Brest, Bialowieza Forest - journey to the Bialowieza Forest
Białowieża Forest, known as Belovezhskaya Pushcha (Belarusian: Белавежская пушча) in Belarus and Puszcza Białowieska in Poland, is an ancient woodland that straddles the border between the two countries, located 70 km (43 mi) north of Brest (Belarus) and 62 km (39 mi) southeast of Białystok (Poland). It is one of the last and largest remaining parts of the immense primeval forest that once stretched across the European Plain.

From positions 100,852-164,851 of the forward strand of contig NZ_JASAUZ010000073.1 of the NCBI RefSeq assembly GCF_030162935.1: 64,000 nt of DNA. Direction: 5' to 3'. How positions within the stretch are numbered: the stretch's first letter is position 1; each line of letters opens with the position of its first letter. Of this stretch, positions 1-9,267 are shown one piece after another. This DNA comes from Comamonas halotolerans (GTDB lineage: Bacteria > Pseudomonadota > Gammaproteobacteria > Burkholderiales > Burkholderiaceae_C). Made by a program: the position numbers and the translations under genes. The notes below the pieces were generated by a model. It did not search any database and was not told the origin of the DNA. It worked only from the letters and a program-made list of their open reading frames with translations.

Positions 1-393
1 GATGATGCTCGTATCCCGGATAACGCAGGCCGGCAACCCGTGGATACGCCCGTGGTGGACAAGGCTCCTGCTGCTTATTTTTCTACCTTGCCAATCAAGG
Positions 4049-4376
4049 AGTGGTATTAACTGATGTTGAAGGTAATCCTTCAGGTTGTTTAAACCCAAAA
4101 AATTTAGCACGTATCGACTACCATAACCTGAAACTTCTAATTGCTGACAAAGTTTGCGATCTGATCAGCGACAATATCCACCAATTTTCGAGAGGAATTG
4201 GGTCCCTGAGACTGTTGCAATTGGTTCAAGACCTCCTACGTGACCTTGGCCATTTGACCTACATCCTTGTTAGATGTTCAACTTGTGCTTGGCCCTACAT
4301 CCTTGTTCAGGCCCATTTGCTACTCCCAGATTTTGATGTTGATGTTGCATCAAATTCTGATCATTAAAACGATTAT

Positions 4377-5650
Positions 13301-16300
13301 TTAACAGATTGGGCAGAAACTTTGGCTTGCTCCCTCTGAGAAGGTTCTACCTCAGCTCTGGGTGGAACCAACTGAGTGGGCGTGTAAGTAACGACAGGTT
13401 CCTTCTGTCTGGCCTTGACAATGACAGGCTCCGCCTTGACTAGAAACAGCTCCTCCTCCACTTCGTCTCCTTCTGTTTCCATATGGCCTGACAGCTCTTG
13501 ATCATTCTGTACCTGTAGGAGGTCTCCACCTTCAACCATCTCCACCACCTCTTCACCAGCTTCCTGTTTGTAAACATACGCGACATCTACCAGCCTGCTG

This UNESCO World Heritage Site and Biosphere Reserve lies in parts of the Brest Voblast (Kamianiec and Pruzhany districts, BE) and Hrodna Voblast (Svislach district) in Belarus and on the Polish side near the town of Białowieża in the Podlaskie Voivodeship (190 km (120 mi) northeast of Warsaw). Białowieża means the White Tower in Polish.
The border between the two countries runs through the forest. There is a border crossing for hikers and cyclists. The forest is home to 800 wisent, the continent's heaviest land animals. A security fence keeps the wisent herds physically and genetically separated.